Two years ago, Melbourne’s track record in attracting grant applications from disabled artists was mixed and it was clear the application process did not cater for these artists’ access needs. As a result, the city decided to overhaul its annual, triennial and strategic partnership investment programmes to broaden funding opportunities to ensure accessibility for all.
The city had limited knowledge of what would work well and was concerned it might not be able to meet the needs of disabled artists, but it was clear in its ambitions to offer leadership in the area and wished to make its programme more accessible. The city changed its approach over an 18 month period, consulting its own disability specialists alongside the lead disability arts organisations in Australia including Arts Access Australia, the Australia Council and Arts Access Victoria. The process included reviewing guidelines, application forms and processes for all grants programmes, leading to the development of fully accessible online application material. It encouraged applicants to budget for items to meet access needs and to increase audience inclusion. Artists with disabilities observed grant assessment programme meetings and were invited to assess funding applications as part of an expert panel. They also participated in public briefings and conferences on access and equality. Meanwhile all arts investment staff received training and one-on-one meetings with applicants with special needs are offered. Artists who cannot prepare an application are invited to come and pitch ideas to panel members while being offered whatever support they need.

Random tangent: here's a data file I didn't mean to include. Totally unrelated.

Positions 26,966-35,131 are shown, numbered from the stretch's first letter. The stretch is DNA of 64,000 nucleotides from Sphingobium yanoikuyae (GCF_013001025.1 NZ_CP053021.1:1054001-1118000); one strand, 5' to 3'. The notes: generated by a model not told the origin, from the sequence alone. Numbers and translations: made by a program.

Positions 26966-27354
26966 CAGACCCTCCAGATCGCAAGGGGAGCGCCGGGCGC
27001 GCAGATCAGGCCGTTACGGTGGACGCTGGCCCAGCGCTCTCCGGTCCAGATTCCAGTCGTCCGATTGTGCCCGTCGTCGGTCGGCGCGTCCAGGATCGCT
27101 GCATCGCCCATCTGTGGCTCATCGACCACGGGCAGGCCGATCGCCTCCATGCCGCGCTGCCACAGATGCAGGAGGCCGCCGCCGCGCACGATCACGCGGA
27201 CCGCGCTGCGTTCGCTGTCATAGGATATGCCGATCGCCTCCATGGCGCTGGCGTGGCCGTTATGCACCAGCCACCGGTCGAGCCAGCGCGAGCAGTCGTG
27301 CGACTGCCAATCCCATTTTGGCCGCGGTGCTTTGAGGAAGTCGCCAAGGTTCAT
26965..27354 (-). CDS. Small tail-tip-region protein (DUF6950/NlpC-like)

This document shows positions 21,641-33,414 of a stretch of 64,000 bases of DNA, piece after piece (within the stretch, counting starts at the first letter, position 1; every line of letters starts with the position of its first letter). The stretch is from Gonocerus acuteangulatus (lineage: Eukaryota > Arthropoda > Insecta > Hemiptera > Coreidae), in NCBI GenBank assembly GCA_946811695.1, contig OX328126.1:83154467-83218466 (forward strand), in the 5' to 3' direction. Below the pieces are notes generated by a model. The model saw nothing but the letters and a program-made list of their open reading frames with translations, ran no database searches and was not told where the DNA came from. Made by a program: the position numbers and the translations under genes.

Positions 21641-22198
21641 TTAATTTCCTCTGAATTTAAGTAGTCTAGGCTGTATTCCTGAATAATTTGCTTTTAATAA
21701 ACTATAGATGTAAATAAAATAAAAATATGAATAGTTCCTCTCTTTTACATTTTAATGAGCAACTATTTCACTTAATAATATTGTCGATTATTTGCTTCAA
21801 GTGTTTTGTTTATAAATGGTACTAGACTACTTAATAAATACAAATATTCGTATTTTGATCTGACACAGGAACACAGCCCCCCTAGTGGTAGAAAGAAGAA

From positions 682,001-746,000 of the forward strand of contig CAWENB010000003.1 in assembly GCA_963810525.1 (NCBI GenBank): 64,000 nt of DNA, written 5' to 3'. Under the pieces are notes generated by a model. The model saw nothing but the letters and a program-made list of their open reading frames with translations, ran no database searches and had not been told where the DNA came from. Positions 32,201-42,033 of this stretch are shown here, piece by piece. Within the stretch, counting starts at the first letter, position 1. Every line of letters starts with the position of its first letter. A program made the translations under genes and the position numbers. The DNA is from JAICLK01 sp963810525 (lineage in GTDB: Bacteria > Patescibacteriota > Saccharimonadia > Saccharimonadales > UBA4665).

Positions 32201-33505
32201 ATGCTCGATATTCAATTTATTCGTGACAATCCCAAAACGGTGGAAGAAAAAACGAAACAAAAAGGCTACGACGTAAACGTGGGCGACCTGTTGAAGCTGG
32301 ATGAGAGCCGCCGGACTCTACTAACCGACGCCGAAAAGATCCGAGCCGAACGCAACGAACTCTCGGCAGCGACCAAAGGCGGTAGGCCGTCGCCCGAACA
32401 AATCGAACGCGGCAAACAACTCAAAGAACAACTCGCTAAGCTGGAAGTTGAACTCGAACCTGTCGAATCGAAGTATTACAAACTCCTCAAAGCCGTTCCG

The city also signalled the support of its civic leadership by creating an online captioned and signed promotional video featuring the Councillor responsible for the arts and a similar video by the Lord Mayor encouraging access and equality.
The city’s innovations mean that it is now familiar with making short films to convey policy messages, using captioning and other new ways of including disabled applicants, for instance via Vimeo. The number of disabled grant recipients has increased and all the city’s artists have been encouraged to consider access, primed by the City’s public briefings.